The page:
If you've never programmed a computer, you should. There's nothing like it in the whole world. When you program a computer, it does exactly what you tell it to do. It's like designing a machine--any machine, like a car, like a faucet, like a gas hinge for a door--using math and instructions. It's awesome in the truest sense: it can fill you with awe.

There is also this very long explanation of how you can rig an Xbox to create a truly secure online connection. The idea comes from a book called Hacking the Xbox, "a wonderful book that tells the story of how bunnie [Andrew "bunnie" Huang], then a student at MIT, reverse-engineered the Xbox's antitampering mechanisms and opened the way for all the subsequent cool hacks for the platform." Actually Cory has a full bibliography of sources for someone who wants to know more about the tech referenced in Little Brother. And even as a person who has little background knowledge, I totally want to know more about security systems, how to use them, and how to hack them. It was the funnest part about this book--I want to read everything Cory read before he wrote it.

Followed by an early morning chat with Kiirstin from A Book A Week, on Little Brother:

Mandy: I liked your review, it was spot-on.

kiirstin: Thank you! I liked yours as well. You seemed to focus more on the technological aspects than I did. I didn't realize, for example, that gait recognition tech was something people were already working on.

Mandy: I was inspired to do some further reading, which is what I hope people would do after reading the book. My further reading was Google related, but I love that Cory included some fantastic resources at the end of his book for anyone interested.

kiirstin: Absolutely. And the essays by others at the end, I thought that was a neat touch.

Mandy: Gait-recognition technology sounds so silly after reading LB. It makes no sense. I love that LB made me question something that might otherwise seem like an okay technology to develop.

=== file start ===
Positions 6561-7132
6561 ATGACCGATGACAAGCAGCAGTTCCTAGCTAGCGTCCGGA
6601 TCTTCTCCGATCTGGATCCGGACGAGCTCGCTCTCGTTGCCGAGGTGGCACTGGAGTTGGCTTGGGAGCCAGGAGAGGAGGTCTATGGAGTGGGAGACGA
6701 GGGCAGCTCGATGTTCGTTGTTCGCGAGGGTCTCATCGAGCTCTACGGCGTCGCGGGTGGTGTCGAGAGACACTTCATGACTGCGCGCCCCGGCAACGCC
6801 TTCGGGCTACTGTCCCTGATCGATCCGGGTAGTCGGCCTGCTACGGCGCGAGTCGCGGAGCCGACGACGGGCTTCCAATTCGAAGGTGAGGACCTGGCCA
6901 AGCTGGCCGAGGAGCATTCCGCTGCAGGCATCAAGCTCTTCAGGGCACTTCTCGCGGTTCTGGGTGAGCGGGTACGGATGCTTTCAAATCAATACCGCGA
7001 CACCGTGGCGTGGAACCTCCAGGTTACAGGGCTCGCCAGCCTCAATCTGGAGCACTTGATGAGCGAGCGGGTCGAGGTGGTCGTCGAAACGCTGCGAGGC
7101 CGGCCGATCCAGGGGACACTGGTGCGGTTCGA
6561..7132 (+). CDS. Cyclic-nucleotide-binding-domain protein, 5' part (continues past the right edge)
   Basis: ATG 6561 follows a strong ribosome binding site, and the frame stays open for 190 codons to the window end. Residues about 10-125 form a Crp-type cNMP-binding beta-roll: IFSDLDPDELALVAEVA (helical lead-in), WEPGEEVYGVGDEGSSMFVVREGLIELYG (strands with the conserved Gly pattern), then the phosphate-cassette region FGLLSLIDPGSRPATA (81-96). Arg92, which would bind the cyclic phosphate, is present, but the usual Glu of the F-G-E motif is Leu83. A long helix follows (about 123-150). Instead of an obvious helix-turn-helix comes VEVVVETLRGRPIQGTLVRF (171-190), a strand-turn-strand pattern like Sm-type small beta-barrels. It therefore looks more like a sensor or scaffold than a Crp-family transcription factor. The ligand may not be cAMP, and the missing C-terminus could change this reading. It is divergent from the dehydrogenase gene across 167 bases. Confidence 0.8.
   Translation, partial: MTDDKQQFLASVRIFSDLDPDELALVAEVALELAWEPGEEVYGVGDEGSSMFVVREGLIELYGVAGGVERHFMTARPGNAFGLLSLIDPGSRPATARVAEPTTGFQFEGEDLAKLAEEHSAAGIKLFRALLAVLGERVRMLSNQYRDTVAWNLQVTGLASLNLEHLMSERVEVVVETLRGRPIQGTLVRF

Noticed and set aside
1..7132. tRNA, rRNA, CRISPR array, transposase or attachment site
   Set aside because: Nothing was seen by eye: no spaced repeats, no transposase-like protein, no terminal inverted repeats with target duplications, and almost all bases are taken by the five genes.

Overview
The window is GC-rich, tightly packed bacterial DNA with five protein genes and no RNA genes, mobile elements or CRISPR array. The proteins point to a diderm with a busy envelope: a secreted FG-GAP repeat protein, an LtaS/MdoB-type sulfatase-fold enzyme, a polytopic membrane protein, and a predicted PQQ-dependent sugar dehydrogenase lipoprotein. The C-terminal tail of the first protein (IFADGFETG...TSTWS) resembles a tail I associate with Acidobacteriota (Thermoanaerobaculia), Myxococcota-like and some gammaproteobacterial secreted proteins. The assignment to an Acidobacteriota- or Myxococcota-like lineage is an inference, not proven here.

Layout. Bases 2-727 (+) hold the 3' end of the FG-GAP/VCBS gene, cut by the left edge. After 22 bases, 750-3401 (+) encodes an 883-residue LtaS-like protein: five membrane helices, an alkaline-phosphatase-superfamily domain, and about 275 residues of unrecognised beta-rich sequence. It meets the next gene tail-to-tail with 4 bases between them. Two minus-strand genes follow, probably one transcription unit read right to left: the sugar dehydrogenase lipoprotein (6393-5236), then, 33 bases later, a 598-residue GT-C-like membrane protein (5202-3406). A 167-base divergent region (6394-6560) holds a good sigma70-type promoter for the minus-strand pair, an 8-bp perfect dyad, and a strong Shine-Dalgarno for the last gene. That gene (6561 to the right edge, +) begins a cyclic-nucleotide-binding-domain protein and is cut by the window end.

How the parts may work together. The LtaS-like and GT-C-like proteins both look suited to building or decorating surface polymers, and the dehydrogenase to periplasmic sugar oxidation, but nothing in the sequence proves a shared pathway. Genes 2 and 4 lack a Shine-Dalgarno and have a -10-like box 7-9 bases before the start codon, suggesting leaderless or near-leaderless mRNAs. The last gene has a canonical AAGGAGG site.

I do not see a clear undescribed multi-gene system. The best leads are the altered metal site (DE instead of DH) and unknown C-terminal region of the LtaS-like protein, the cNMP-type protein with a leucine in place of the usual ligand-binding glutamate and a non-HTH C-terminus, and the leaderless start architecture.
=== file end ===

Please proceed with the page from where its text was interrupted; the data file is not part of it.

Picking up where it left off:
kiirstin: I thought he was very tech neutral, in some ways. Not necessarily saying "this is a bad technology" but "it is stupid to use technology in this way." Also, it made me decide I'd better password protect my cell phone.

Mandy: Many times throughout the book I was like "hunh?" about the techno-talk, but I'm used to that in SciFi. What is so cool about LB, and "mundane SciFi" in general, is that the techno-talk is not techno-babble; terms made up and used for plot purposes in some SciFi.

All of his explanations made perfect sense and were well researched. He also explained things very vividly.

kiirstin: Which all leads to that creepy "um, yeah, this could actually happen. yikes" feeling, because the technology behind the story was so established.

Mandy: Completely. You could see it all happening. LB did make me more paranoid in general--which was a big theme in the book. It also made me want to hack my Xbox with my zero hacker knowledge, but exuberant interest.

kiirstin: I think making you a bit paranoid's exactly what it was supposed to do. Even the times where I felt it might be a bit over the top, part of me was whispering that it wasn't really that over the top.

And then there was that thing on the border with the SciFi author who got the crap kicked out of him by border guards, like, a week after I finished the book.

Mandy: I didn't know about that. Who was the author?

kiirstin: Dr. Peter Watts. The first article I read about it was at Making Light. The comments on that post are really wonderful to read, too. Cory Doctorow was the first one to really break the news about that one. Dr. Watts is a friend of his.

Mandy: Cory is the coolest.

I love that his book was impeccably researched. He really knows his stuff. It's great to see someone who has a real message and gets it across, even in fiction.

Not to denigrate fiction, of course, as I love reading it. A heavy dose of non-fiction is great, though, and a bit of a breath of fresh surveilled air compared to many contemporary YA books.